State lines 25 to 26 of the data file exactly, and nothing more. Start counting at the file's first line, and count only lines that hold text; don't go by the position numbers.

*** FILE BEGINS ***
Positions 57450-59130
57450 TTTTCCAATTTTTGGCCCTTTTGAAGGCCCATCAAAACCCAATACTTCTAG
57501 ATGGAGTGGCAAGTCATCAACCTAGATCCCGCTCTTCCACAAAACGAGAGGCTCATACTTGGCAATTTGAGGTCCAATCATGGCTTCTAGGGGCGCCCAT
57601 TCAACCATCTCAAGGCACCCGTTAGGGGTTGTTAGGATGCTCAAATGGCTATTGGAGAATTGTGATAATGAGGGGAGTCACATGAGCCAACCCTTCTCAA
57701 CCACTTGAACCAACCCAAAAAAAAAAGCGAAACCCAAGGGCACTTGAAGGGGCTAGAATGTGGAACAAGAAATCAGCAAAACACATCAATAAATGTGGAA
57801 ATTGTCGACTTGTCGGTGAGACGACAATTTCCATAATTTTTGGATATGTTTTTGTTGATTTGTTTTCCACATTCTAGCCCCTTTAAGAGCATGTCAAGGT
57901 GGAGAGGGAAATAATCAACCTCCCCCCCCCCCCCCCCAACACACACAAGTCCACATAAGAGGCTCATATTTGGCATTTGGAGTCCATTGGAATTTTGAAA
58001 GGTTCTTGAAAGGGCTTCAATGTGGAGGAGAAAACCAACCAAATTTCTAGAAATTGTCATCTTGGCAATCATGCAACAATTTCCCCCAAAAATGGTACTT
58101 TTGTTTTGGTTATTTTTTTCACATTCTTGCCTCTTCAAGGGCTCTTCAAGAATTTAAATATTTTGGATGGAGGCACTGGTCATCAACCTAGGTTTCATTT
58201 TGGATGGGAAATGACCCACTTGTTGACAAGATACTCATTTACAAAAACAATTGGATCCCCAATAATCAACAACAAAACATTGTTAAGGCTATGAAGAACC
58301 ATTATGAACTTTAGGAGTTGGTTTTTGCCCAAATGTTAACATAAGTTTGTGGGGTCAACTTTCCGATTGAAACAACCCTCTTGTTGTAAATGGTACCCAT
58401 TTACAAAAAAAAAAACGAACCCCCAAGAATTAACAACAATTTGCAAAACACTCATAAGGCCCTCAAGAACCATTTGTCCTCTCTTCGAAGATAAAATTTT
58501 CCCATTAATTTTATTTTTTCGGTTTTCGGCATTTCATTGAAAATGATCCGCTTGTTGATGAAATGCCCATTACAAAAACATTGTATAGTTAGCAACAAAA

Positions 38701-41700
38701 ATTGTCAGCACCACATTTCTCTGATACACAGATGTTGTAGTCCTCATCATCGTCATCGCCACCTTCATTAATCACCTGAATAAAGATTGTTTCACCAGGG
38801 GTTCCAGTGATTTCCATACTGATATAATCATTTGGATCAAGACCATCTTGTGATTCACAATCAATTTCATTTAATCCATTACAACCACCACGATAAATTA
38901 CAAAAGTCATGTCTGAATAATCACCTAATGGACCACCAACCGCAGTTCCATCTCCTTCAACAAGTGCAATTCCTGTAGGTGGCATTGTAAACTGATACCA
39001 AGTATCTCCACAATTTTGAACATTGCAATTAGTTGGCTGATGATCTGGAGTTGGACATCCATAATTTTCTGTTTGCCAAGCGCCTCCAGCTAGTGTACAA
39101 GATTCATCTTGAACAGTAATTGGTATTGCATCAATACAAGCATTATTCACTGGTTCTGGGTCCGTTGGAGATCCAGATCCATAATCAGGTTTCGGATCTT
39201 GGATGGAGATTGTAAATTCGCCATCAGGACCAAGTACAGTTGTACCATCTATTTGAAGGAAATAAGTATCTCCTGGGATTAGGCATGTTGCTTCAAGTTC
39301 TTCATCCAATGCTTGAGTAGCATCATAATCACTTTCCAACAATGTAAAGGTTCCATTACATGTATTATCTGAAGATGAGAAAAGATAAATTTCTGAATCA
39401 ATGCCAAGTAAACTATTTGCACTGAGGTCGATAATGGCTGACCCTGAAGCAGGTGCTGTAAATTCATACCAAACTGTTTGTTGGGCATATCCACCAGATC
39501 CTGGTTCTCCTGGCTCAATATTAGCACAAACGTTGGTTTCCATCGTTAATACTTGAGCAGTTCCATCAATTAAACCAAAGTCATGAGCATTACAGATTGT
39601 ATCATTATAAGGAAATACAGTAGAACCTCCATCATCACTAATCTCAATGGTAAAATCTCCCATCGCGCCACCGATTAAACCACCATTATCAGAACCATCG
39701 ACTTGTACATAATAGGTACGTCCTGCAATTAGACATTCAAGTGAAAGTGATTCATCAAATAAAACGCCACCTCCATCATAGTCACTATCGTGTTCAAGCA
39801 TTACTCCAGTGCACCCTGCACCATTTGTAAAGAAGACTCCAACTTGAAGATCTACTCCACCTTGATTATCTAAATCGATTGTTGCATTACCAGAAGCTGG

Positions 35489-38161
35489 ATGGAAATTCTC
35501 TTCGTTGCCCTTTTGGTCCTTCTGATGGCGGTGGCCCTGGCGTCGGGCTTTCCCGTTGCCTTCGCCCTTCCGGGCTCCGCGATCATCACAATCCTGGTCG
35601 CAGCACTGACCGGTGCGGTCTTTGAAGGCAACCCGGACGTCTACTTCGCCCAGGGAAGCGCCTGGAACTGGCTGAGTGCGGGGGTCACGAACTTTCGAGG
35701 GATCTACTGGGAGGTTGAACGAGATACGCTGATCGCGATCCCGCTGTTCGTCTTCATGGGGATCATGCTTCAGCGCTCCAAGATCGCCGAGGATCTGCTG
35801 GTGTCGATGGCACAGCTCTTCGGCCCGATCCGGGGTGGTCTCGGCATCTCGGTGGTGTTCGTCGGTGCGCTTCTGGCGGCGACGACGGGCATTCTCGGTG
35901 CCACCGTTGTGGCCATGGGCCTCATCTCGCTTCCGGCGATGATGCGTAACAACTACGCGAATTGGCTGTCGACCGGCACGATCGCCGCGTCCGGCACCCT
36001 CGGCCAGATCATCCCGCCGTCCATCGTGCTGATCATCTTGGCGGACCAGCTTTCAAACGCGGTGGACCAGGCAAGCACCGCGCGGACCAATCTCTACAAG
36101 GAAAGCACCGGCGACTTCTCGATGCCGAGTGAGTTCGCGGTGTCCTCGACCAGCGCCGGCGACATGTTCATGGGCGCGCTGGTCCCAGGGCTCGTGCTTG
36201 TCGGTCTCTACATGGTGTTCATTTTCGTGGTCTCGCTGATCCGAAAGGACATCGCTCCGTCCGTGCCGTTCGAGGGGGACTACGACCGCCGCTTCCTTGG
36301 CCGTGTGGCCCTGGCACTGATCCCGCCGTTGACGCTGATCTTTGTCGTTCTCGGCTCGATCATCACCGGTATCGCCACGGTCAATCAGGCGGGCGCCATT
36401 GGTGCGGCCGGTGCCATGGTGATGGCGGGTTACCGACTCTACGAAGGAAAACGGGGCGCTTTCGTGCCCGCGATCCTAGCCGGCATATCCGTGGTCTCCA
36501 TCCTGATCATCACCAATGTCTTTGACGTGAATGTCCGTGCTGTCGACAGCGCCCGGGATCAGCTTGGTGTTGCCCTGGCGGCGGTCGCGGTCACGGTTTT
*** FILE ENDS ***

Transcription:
39701 ACTTGTACATAATAGGTACGTCCTGCAATTAGACATTCAAGTGAAAGTGATTCATCAAATAAAACGCCACCTCCATCATAGTCACTATCGTGTTCAAGCA
39801 TTACTCCAGTGCACCCTGCACCATTTGTAAAGAAGACTCCAACTTGAAGATCTACTCCACCTTGATTATCTAAATCGATTGTTGCATTACCAGAAGCTGG